The Got Rule and the Thing Rule

By Ricky Onsman
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Like many organisations focused on publishing content, SitePoint maintains a Style Guide: a set of instructions and guidelines all SitePoint authors and editors follow to ensure the presentation of text content is consistent and effective across all the SitePoint websites and print publications.

This is particularly important for a publisher like SitePoint because we have a truly global audience. We address an English-speaking audience, but English isn’t consistent in its usage around the world. We use American English as our “lingua franca”, mostly because it’s usually intelligible and familiar enough for English speakers from other countries, while our US readers are little more resistant to some of the quirks in English used by people in the UK, Australia, Canada, India and our other territories.

The Style Guide covers a vast amount of information on acceptable spelling, grammar, syntax, abbreviations, acronyms, product names, case, capitalisation, punctuation, word choices, colloquialisms, technical terms, code, emphasis, styling, captions, lists, numbering, titles, quotations, footnotes, links, web addresses, general sentence construction … right down to when to use which types of brackets in which circumstances.

As you can imagine, it’s quite a task compiling such a guide, and it’s never really finished. It slowly evolves as language and common usage change – slowly, because part of the point is to maintain consistency to make life easier for the reader. We don’t want to chop and change the rules without good reason.

You probably also can guess that the whole Style Guide is a mix of rules and guidelines common to all good publishers and good writers, plus specific style choices particular to SitePoint and our readers.

In going over it, preparing to immerse myself back into the daily editing and writing tasks that give SitePoint its unique tone and style, I was struck by two guidelines I haven’t previously seen articulated in quite this way, despite my having worked with words for a living for over 30 years.

If you’ve ever entertained the thought of writing for SitePoint – I know many of you have, and many more want to – you would do well to follow these two rules.

The Got Rule

get/got/gotten We always try to seek out an alternative for this all-purpose verb, though sometimes idiomatic usage holds sway. A good example is the ever-present call to action, “getting started.” I tried, but there really is no better way to start a SitePoint tome.

This is probably the right moment for a huge shout-out to original Editor Georgina Laidlaw and current English Editor Kelly Steele. The Style Guide is mostly their work, and Kelly is the final arbiter of any disputes about language use at SitePoint.

The Got Rule is brilliant.

If you review any piece of writing and substitute a more meaningful word for any instance of “get”, “got” or (shudder) “gotten”, you’ll increase the clarity, meaning and impact of that passage immeasurably.

The “all-purpose” verb is, in reality, a trap – a convenience we lean on when we can’t think of a better word. Its use is so pervasive nobody really minds it; we just accept it as a bland, non-specific verb and move on. For the aspiring writer, however, it should be regarded as an opportunity to lift your writing above the ordinary.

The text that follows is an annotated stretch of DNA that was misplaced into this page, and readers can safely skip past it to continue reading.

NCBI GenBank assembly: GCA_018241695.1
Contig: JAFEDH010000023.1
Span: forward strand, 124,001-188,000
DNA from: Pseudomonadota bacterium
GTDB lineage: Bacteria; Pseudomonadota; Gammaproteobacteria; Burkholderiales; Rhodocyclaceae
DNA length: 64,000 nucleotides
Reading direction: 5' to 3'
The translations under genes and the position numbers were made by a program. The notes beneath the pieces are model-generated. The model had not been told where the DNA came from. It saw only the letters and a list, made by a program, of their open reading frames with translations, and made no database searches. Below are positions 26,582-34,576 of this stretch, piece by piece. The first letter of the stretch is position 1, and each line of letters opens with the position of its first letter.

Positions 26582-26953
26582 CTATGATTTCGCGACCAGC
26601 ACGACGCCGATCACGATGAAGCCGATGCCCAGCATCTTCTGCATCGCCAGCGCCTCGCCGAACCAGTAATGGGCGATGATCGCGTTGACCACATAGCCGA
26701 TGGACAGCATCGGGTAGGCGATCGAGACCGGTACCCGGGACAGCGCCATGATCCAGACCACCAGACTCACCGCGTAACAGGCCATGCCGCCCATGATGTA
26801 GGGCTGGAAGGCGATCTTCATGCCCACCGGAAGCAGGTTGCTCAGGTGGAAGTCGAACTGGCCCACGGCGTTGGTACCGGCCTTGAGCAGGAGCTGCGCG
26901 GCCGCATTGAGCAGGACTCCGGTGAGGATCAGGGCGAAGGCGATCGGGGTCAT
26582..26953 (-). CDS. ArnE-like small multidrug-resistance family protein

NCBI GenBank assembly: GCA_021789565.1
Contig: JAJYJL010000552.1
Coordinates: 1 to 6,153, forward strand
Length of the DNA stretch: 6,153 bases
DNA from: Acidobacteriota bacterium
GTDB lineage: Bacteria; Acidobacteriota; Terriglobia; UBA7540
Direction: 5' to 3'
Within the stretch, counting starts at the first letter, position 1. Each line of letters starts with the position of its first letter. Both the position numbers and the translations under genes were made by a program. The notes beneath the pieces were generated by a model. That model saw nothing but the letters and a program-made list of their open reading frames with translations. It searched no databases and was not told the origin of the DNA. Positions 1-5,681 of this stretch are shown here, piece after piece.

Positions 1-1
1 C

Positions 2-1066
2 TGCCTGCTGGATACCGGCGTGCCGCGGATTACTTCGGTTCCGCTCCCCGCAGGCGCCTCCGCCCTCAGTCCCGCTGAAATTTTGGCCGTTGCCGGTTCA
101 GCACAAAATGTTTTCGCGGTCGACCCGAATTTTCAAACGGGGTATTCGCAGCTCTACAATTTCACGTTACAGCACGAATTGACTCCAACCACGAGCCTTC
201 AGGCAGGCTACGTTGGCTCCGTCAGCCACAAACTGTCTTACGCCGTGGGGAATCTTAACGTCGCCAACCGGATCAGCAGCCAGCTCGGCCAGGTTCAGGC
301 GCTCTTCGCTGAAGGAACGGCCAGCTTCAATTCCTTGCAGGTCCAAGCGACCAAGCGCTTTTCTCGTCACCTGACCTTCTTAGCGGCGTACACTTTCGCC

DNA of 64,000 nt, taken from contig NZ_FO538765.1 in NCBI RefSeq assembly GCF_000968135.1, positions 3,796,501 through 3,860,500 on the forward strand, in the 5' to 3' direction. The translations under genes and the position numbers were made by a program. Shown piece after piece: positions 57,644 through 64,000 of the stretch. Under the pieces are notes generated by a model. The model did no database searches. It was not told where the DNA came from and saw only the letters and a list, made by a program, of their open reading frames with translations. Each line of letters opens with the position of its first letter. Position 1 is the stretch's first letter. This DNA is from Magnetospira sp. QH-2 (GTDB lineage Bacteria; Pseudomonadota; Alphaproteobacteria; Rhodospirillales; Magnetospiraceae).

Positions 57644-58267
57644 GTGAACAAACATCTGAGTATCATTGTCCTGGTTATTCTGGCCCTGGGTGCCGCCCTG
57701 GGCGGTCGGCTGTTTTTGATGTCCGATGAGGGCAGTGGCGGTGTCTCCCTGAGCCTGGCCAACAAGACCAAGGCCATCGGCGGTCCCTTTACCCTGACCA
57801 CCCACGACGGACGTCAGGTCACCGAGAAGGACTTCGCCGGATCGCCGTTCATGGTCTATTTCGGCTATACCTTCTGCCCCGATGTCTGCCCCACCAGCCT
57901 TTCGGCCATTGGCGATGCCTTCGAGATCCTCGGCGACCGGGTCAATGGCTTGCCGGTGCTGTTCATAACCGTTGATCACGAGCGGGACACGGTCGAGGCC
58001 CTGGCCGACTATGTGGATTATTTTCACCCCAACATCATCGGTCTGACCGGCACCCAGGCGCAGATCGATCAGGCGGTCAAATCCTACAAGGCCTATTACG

• Sometimes you might just delete the word to improve a sentence: “There has got to be a better way” becomes “There has to be a better way”.
  • Sometimes you might substitute a more specific word: “I got it from the shop” could become “I bought it from the shop” or “I stole it from the shop”, depending on the circumstances.
  • Sometimes you might change more than just the key word: “Once I got over the shock …” becomes “Once I recovered from the shock …”
  • Sometimes you might slightly rephrase a sentence: “I quickly got my equipment set up” becomes “I quickly set up my equipment”.

Note also that common sense and the end purpose of clear communication allows for exceptions to this and (just about) any rule.

My other favourite is really a variation of this rule.

The Thing Rule

someone/something/thing/things – similar issue to “get,” try and say what it is instead

Sounds so simple, doesn’t it? Yet the end effect when you put this into practice is quite dramatic. As with the Got Rule, improvement often comes by either choosing a more specific word, by deleting the offending word or by changing the sentence structure.

  • “The thing about doing it this way …” could become “The advantage of doing it this way …” or the “The drawback to doing it this way …”
  • “This is something that should never happen” becomes “This should never happen”.
  • “There’s nothing left to stop you …” becomes “If there are no remaining obstacles …” or similar.

This last example also touches on another great rule in the SitePoint Style Guide, which is to use positive language wherever possible. That doesn’t mean you can’t convey negative concepts, just try to use positive language in doing so. The example the Guide gives is to replace “didn’t pay any attention to” with “ignored”. The latter is more direct, emphatic and positive, even though it’s a negative concept being described. At SitePoint, we’re definitely more “bottle is half-full” than “bottle is half-empty”.